On Being

Originally posted December 31, 2007

The purpose of life is to be.  In being, you express the diversity of creation, and thus fulfill your part in creation.  To be is to express the joy of creation, and to share in that joy.  In being there is no suffering, only joy.

To be means to be who, and how, you really are, and not who you are expected to be, or who you want yourself to be.  To be means to rid yourself of all preconceptions and expectations, all goals and desires, and allow yourself to be, without judgement or restriction of any kind.In being, there is nothing you are meant to do.  Existence is not about doing.  Doing comes from being.  When you are being who you really are, whatever you do will come naturally without thought, without goal, without expectation.

Most people, however, are preoccupied with doing, or with trying to be other than they are.  Early in life, we often learn through experience that others who’s support we need for survival have their own expectations about how we should be or what we should do.  We often learn the habit of adopting their expectations as our own in an effort to receive their support, or more of it.  As we pick up this habit very early, the adopted expectations become embedded deep in our psyche, becoming part of our identity.  When these adopted expectations do not coincide with who we really are, a resistance, or friction is created within us.  The friction itself reduces the efficiency with which we function in the world.

The fundamental habit we learn is to set a goal to be other than we are, and to adjust our internal and external behavior, and the world, to achieve that goal.  The more we do this successfully, the more we come to believe that this is the way to survive in this world.  The more we are successful, the more frustrating are those goals which we fail to reach, when in fact we are unaware that it is the goal itself which is the cause of frustration, even when we succeed.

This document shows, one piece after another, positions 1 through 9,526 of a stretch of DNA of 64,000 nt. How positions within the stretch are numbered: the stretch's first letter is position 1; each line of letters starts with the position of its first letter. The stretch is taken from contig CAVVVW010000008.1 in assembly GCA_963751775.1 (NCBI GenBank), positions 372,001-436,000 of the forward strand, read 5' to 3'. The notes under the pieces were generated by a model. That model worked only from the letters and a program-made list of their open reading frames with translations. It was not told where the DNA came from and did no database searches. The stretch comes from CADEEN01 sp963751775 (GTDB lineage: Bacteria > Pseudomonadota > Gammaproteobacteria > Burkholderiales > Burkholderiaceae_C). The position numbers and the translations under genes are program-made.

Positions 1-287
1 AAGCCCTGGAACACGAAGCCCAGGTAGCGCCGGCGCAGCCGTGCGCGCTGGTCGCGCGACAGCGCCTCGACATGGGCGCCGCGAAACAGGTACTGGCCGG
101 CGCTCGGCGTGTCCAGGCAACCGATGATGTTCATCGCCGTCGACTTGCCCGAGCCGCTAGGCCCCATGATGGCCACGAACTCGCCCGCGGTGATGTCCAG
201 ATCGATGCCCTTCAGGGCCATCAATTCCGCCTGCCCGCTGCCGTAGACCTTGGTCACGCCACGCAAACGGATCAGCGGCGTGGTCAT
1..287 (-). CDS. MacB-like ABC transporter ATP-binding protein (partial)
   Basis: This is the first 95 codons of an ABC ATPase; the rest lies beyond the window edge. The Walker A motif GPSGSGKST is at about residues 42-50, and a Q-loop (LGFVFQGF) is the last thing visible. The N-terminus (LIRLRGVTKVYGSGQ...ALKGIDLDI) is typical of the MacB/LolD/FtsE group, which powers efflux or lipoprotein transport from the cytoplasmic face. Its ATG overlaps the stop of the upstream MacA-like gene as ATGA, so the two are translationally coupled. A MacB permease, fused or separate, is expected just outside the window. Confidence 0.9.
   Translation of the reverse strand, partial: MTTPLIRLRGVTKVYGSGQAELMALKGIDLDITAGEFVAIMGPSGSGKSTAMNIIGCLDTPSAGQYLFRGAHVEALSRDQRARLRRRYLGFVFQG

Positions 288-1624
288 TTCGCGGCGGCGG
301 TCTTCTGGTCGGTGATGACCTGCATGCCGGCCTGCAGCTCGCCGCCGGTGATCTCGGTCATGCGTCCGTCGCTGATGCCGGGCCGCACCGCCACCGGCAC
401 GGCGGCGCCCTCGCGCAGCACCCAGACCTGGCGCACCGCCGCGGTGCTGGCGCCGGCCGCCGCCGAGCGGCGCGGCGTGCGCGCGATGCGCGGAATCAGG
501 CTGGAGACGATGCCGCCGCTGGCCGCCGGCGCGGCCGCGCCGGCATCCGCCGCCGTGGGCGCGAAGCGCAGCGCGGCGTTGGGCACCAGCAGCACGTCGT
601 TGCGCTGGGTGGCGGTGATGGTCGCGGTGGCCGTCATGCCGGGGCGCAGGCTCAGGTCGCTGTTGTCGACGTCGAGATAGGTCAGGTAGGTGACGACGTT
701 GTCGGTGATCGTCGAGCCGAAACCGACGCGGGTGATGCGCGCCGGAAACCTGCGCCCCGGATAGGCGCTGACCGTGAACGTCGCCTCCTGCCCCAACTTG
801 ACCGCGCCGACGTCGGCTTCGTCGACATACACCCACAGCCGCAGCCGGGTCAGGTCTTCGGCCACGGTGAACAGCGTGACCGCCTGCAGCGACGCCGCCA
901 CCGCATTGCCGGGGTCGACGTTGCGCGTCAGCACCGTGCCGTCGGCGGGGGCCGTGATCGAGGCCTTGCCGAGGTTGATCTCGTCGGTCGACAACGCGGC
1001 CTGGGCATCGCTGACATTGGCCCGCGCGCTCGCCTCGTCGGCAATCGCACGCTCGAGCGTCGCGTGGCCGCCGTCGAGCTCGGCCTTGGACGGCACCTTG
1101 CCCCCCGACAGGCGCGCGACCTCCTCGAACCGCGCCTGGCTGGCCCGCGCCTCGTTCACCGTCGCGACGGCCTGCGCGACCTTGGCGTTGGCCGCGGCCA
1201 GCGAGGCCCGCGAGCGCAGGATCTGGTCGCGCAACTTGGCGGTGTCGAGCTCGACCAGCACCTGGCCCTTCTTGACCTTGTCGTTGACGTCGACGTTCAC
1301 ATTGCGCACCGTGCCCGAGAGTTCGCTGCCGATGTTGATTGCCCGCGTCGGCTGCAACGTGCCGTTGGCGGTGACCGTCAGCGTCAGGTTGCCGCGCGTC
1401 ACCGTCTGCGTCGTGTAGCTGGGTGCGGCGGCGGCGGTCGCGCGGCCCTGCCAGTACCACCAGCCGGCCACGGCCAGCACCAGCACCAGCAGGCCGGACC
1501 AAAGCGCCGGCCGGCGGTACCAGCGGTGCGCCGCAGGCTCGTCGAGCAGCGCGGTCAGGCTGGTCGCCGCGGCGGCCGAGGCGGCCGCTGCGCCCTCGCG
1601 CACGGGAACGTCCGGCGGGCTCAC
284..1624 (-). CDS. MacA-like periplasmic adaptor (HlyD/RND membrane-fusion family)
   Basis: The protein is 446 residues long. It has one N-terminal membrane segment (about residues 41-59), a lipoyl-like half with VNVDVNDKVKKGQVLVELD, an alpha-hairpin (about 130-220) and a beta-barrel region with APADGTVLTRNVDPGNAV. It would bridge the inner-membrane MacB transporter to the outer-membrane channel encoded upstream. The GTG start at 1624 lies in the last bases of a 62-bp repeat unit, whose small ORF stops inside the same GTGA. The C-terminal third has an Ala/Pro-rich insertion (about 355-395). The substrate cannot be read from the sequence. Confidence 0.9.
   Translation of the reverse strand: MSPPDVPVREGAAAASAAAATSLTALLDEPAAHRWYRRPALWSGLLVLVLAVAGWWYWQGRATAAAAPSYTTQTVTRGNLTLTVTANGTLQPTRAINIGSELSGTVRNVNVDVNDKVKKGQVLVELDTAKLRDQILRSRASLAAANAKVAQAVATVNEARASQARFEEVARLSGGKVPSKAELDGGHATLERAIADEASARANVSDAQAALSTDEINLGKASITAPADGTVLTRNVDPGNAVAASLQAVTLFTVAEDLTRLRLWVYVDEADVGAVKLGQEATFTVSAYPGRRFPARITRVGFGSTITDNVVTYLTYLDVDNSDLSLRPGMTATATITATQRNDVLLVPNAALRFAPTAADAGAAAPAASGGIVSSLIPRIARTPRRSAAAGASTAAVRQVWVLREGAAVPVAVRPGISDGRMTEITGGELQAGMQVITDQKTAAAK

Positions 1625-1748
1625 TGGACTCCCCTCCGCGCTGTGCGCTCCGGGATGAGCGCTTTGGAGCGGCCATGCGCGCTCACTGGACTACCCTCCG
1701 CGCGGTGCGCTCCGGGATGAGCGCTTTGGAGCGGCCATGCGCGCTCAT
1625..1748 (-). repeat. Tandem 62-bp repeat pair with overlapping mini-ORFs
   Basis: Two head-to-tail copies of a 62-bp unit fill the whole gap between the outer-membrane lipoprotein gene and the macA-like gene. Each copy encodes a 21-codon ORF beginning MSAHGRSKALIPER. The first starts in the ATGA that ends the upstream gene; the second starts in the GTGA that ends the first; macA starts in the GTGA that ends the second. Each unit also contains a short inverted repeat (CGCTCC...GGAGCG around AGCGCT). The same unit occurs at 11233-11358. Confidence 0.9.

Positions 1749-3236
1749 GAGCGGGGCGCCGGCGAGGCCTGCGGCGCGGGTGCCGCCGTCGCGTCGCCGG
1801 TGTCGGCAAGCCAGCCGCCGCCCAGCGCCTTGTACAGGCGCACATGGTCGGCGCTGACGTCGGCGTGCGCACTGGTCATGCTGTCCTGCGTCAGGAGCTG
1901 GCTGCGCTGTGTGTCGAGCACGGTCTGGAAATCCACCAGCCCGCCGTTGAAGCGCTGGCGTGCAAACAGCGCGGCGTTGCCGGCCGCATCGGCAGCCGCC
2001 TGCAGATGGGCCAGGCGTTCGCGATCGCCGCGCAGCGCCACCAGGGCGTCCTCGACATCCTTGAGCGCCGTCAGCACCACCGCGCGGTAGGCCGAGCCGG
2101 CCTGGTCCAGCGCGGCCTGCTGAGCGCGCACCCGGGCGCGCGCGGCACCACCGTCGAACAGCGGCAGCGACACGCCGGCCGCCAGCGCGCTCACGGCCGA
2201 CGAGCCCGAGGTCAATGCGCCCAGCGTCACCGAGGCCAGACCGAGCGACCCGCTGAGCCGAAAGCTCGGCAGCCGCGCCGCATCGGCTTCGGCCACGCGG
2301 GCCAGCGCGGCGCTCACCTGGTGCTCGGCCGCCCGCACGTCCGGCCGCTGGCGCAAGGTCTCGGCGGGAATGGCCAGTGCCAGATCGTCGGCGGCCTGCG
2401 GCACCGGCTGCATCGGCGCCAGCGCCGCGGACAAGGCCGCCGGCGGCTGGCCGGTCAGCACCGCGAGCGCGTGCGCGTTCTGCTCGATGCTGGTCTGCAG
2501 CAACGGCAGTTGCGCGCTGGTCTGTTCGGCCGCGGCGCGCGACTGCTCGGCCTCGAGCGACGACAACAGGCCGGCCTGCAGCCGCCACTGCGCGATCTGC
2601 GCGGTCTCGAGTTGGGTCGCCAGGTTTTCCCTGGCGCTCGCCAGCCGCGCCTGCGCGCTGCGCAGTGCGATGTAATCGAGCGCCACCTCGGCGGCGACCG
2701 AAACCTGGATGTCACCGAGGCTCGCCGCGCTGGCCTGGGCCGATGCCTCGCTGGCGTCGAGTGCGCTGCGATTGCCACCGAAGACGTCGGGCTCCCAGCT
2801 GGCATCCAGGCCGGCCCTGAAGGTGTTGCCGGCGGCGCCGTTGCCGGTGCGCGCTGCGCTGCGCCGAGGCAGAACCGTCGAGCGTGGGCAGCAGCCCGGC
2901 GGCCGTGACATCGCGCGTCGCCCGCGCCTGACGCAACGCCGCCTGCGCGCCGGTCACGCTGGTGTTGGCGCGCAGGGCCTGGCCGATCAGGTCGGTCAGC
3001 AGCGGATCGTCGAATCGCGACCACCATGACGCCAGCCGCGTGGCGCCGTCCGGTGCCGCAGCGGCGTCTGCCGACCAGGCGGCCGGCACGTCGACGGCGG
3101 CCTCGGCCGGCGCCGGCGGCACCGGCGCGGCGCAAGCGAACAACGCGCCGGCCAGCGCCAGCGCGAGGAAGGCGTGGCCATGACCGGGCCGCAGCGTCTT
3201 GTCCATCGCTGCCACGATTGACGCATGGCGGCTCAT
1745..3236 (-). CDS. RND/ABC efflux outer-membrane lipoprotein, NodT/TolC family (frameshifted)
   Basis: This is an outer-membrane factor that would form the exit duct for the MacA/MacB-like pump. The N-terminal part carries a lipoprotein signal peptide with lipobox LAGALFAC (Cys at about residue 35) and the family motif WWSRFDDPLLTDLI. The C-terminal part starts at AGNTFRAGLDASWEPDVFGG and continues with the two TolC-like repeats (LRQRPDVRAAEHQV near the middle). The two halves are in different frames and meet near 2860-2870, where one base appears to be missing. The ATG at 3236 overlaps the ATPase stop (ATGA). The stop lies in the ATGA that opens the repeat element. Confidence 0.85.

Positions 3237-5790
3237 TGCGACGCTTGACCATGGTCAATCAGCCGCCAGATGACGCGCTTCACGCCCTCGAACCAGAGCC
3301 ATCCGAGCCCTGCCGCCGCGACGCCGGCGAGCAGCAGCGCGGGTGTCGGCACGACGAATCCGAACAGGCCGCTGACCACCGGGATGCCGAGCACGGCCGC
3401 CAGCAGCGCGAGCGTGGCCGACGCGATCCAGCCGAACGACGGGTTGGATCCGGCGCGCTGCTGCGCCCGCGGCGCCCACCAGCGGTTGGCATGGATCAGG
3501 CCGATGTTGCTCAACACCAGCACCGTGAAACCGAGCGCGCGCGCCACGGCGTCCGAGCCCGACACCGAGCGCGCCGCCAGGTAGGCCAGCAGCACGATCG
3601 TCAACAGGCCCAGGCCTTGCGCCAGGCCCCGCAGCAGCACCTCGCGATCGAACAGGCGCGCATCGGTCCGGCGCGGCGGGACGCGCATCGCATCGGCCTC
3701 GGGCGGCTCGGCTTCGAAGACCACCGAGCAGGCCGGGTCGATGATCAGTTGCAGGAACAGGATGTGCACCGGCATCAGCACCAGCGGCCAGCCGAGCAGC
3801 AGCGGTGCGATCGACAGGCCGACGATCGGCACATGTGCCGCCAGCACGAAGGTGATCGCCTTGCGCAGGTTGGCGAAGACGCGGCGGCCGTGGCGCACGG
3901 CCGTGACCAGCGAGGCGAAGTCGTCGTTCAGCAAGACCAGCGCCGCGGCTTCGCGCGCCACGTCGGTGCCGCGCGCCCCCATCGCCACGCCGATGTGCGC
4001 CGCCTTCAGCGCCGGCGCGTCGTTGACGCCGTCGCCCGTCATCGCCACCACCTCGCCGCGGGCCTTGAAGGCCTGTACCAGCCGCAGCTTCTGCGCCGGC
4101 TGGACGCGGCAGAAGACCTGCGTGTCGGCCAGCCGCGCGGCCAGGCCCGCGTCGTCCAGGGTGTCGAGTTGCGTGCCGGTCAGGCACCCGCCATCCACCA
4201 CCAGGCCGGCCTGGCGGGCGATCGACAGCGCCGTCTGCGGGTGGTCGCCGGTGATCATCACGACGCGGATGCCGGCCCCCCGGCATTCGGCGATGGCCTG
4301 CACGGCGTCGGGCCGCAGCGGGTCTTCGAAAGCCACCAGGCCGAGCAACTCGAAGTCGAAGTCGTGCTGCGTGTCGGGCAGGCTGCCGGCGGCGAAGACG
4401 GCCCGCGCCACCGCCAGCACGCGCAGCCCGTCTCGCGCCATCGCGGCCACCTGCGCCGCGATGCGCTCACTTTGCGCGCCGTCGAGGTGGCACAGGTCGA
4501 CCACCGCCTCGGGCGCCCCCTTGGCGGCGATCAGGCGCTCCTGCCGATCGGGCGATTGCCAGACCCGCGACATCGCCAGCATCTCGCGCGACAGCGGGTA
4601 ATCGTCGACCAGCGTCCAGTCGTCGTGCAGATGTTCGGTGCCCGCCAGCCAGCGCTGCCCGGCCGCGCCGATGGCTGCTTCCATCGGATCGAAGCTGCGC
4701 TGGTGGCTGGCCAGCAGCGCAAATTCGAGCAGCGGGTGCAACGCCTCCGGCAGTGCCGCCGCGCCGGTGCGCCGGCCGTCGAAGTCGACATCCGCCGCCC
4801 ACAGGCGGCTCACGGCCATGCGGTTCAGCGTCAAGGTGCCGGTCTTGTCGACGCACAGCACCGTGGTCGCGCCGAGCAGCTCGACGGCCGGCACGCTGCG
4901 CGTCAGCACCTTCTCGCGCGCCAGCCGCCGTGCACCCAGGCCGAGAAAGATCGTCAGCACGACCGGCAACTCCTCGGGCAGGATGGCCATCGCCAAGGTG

This habit then becomes the foundation of our reality, and of our society.  When we are very successful at achieving the goal of being other than we are, we believe we have wisdom, and we seek to teach it to others.  We even learn that since almost everyone believes in this rule of success, we can manipulate others into achieving goals we set for them, and we, and often they, believe we do the right thing. This cycle of goal and achievement becomes a non sustainable increase of friction within our psyche.  Those of us who are very strong can sustain this until they achieve material success and attain the freedom to “take it easy”.  Some even stronger can maintain this until they die of old age.  Most of us however realize at some point that a goal, one or many, particular or general, is unattainable, and we give up.  But even then, we do not see the fundamental flaw of the goal based system, rather we only see our failure to sustain it, and we judge our failure and create a feeling of inadequacy for ourselves.  We decide that we “just want to get by”, replacing our failed, grander goals with smaller, closer, attainable ones.  We find ourselves suddenly lost, far from who we really are, with no directions to go back or forward, so we just go in circles, placing great importance on the superficial things in life.  Others keep going until they break, in mind, body or both.